Alright mate, I give up. Why?
It is because we have seen the alternative.
Forgotten relics of a dirty war left to rot in a society that values the most shameless attributes of humanity. I now have lost more friends I served with to suicide than I did to the Taliban. Those numbers don’t lie. My band of brothers and I once shared a purpose, we lived the simplest of lives, saw the best and worst of each and everyone of us and we would have died without blinking for the lad stood next to us. Closer bonds than we could ever hope from a family member were forged in the dusty sands of Helmand. Out there we had each other, we had structure, and we had a purpose. Here we have Instagram, bills, and The Kardashians.
It’s this drive for purpose, this yearning for something other than what society tells us that has driven us this far and continues to do so. I’ll give you it’s an audacious attempt to try and obtain a purpose in our lives, but we’re bootnecks we’re cuffing this shit the best we can.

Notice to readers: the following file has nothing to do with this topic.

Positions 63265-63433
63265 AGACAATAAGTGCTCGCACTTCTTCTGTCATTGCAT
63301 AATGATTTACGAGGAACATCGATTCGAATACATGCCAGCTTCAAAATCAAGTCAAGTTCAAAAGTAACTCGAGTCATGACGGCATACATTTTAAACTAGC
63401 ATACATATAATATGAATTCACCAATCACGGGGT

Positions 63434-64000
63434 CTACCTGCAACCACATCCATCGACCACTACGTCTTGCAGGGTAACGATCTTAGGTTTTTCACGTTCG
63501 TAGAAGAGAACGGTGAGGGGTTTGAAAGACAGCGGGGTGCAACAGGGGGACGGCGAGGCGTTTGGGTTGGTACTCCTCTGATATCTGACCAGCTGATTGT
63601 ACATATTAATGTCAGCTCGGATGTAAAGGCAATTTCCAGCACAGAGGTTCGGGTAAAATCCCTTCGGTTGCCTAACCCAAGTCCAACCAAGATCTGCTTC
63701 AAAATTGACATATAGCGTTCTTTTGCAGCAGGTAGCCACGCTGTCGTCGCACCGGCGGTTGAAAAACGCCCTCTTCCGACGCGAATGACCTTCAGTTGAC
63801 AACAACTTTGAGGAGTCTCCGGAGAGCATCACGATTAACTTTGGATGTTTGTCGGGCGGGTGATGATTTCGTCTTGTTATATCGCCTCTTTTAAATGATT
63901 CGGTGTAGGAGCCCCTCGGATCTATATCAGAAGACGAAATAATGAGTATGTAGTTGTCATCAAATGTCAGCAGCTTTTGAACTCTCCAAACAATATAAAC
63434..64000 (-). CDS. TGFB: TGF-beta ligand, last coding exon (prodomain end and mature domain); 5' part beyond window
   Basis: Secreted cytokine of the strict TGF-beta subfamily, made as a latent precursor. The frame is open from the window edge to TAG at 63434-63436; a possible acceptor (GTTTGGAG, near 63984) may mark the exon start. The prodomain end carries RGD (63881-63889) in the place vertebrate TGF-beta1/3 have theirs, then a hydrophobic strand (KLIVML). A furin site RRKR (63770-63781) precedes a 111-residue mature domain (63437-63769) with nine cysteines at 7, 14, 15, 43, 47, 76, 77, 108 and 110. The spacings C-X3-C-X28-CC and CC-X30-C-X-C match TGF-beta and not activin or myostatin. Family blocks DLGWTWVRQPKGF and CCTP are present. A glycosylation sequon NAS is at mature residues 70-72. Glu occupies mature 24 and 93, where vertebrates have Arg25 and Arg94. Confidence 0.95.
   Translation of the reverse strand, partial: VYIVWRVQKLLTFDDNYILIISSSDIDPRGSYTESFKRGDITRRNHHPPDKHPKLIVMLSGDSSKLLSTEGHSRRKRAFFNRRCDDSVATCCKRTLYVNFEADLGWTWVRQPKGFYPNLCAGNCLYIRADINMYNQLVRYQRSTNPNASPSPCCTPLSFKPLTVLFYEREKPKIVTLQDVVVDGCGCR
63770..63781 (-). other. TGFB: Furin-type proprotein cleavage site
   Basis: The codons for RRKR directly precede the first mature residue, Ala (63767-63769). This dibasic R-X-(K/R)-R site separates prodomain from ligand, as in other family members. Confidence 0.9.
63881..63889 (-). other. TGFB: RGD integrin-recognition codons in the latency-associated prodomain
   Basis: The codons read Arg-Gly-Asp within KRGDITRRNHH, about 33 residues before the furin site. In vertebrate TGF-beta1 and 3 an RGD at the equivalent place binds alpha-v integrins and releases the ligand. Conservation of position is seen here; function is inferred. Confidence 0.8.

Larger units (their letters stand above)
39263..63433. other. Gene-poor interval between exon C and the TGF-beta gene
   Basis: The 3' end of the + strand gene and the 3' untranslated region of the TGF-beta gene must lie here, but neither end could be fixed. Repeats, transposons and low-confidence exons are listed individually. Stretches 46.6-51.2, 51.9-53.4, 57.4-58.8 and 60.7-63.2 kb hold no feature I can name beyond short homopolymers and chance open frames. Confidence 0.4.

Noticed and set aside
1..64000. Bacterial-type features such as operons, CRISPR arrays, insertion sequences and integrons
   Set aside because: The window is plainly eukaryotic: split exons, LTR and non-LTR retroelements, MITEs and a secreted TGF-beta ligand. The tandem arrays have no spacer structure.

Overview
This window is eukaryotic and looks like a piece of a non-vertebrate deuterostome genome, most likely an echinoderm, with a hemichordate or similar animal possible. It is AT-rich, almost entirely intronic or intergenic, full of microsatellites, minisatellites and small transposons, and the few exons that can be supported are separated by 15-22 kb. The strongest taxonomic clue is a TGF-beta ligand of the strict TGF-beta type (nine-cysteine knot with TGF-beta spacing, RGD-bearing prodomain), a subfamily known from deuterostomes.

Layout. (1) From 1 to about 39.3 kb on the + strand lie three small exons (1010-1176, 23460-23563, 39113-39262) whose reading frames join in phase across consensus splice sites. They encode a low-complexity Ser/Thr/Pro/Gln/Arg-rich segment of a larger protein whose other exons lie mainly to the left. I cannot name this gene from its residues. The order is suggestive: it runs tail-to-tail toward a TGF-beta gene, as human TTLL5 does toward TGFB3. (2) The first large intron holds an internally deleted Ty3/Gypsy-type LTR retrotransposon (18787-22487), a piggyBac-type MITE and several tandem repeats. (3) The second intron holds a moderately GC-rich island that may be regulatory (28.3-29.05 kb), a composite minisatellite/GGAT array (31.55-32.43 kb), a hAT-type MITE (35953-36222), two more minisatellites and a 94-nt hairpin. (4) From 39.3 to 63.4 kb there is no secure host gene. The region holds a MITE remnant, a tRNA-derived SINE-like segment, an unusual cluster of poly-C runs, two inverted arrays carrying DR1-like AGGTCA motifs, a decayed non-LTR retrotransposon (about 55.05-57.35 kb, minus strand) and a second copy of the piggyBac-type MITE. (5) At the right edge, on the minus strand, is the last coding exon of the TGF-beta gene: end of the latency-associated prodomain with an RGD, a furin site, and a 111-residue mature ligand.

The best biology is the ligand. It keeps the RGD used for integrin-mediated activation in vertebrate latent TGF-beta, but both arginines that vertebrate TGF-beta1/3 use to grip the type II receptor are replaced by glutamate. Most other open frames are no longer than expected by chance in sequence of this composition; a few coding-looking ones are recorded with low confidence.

So here we are, four islands down, Mad Explorers to the end, on the cusp of another “rambunctious” adventure. We’ve all been through the last two and half years of bullshit together, so I need not go into too much detail over the delays we’ve faced other than they have been plentiful.
Three and half years ago I led my half blind best mate out of a maze of crevasses on Greenland ice fall and out onto the land. A fitting end to what had been a monotonous journey skiing across a baren icecap. We left thinking that we would shortly be heading to Baffin Island to finish our series of adventures.
And then a tosser ate a bat.
Fast forward to today, in the morning we fly to Toronto, and then on to Iqaluit the capitol of Baffin Island. You may ask, how have we got here? Well, I guess the answer to that is quite possibly been the same throughout all our expeditions-with a little help from our friends.